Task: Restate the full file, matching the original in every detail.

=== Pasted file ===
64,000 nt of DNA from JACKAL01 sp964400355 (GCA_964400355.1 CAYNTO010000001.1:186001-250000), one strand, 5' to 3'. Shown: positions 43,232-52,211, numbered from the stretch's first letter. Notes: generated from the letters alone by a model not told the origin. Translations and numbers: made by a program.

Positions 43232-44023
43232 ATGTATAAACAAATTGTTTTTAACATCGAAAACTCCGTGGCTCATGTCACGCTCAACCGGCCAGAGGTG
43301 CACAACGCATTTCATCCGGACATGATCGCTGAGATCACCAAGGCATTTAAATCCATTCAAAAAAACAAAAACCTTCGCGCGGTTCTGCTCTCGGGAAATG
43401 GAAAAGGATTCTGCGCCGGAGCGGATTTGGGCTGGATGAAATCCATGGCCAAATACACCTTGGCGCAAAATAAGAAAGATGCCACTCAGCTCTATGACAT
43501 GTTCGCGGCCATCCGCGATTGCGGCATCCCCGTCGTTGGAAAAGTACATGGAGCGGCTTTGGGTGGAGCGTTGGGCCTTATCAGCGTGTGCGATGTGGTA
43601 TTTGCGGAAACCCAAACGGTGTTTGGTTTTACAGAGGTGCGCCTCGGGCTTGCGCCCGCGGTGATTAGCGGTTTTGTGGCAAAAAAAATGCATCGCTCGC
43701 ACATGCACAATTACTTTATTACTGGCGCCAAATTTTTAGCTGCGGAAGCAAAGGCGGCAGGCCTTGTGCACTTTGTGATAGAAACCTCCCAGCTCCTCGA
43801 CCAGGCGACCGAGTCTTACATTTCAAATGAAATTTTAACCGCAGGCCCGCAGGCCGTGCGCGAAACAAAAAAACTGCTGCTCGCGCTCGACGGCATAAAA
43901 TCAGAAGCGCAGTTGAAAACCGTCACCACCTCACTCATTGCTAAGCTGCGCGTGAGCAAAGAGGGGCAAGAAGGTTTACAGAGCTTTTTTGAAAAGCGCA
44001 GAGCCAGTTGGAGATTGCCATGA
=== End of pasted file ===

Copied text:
64,000 nt of DNA from JACKAL01 sp964400355 (GCA_964400355.1 CAYNTO010000001.1:186001-250000), one strand, 5' to 3'. Shown: positions 43,232-52,211, numbered from the stretch's first letter. Notes: generated from the letters alone by a model not told the origin. Translations and numbers: made by a program.

Positions 43232-44023
43232 ATGTATAAACAAATTGTTTTTAACATCGAAAACTCCGTGGCTCATGTCACGCTCAACCGGCCAGAGGTG
43301 CACAACGCATTTCATCCGGACATGATCGCTGAGATCACCAAGGCATTTAAATCCATTCAAAAAAACAAAAACCTTCGCGCGGTTCTGCTCTCGGGAAATG
43401 GAAAAGGATTCTGCGCCGGAGCGGATTTGGGCTGGATGAAATCCATGGCCAAATACACCTTGGCGCAAAATAAGAAAGATGCCACTCAGCTCTATGACAT
43501 GTTCGCGGCCATCCGCGATTGCGGCATCCCCGTCGTTGGAAAAGTACATGGAGCGGCTTTGGGTGGAGCGTTGGGCCTTATCAGCGTGTGCGATGTGGTA
43601 TTTGCGGAAACCCAAACGGTGTTTGGTTTTACAGAGGTGCGCCTCGGGCTTGCGCCCGCGGTGATTAGCGGTTTTGTGGCAAAAAAAATGCATCGCTCGC
43701 ACATGCACAATTACTTTATTACTGGCGCCAAATTTTTAGCTGCGGAAGCAAAGGCGGCAGGCCTTGTGCACTTTGTGATAGAAACCTCCCAGCTCCTCGA
43801 CCAGGCGACCGAGTCTTACATTTCAAATGAAATTTTAACCGCAGGCCCGCAGGCCGTGCGCGAAACAAAAAAACTGCTGCTCGCGCTCGACGGCATAAAA
43901 TCAGAAGCGCAGTTGAAAACCGTCACCACCTCACTCATTGCTAAGCTGCGCGTGAGCAAAGAGGGGCAAGAAGGTTTACAGAGCTTTTTTGAAAAGCGCA
44001 GAGCCAGTTGGAGATTGCCATGA